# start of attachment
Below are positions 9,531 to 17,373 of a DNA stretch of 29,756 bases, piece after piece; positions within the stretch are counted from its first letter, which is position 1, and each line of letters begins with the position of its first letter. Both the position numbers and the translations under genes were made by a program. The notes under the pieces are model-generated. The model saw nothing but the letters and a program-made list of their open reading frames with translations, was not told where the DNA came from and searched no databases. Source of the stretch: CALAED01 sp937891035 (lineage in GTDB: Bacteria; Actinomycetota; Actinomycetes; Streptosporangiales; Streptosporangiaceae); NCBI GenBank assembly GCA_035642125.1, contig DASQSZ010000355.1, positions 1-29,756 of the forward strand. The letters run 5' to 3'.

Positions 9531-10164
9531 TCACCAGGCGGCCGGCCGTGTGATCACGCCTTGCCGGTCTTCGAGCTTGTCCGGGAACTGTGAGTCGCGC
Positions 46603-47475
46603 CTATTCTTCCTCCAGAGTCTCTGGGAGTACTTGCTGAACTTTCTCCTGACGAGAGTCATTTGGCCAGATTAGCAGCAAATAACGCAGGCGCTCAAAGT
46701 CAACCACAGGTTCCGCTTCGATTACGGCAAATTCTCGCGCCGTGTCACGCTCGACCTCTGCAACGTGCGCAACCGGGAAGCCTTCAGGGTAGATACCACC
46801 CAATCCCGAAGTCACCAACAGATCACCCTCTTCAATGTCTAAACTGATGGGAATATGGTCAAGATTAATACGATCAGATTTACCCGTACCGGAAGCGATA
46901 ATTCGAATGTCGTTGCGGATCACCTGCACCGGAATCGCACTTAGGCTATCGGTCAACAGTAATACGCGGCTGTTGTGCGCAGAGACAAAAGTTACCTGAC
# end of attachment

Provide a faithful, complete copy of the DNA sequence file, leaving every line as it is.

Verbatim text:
Below are positions 9,531 to 17,373 of a DNA stretch of 29,756 bases, piece after piece; positions within the stretch are counted from its first letter, which is position 1, and each line of letters begins with the position of its first letter. Both the position numbers and the translations under genes were made by a program. The notes under the pieces are model-generated. The model saw nothing but the letters and a program-made list of their open reading frames with translations, was not told where the DNA came from and searched no databases. Source of the stretch: CALAED01 sp937891035 (lineage in GTDB: Bacteria; Actinomycetota; Actinomycetes; Streptosporangiales; Streptosporangiaceae); NCBI GenBank assembly GCA_035642125.1, contig DASQSZ010000355.1, positions 1-29,756 of the forward strand. The letters run 5' to 3'.

Positions 9531-10164
9531 TCACCAGGCGGCCGGCCGTGTGATCACGCCTTGCCGGTCTTCGAGCTTGTCCGGGAACTGTGAGTCGCGC
Positions 46603-47475
46603 CTATTCTTCCTCCAGAGTCTCTGGGAGTACTTGCTGAACTTTCTCCTGACGAGAGTCATTTGGCCAGATTAGCAGCAAATAACGCAGGCGCTCAAAGT
46701 CAACCACAGGTTCCGCTTCGATTACGGCAAATTCTCGCGCCGTGTCACGCTCGACCTCTGCAACGTGCGCAACCGGGAAGCCTTCAGGGTAGATACCACC
46801 CAATCCCGAAGTCACCAACAGATCACCCTCTTCAATGTCTAAACTGATGGGAATATGGTCAAGATTAATACGATCAGATTTACCCGTACCGGAAGCGATA
46901 ATTCGAATGTCGTTGCGGATCACCTGCACCGGAATCGCACTTAGGCTATCGGTCAACAGTAATACGCGGCTGTTGTGCGCAGAGACAAAAGTTACCTGAC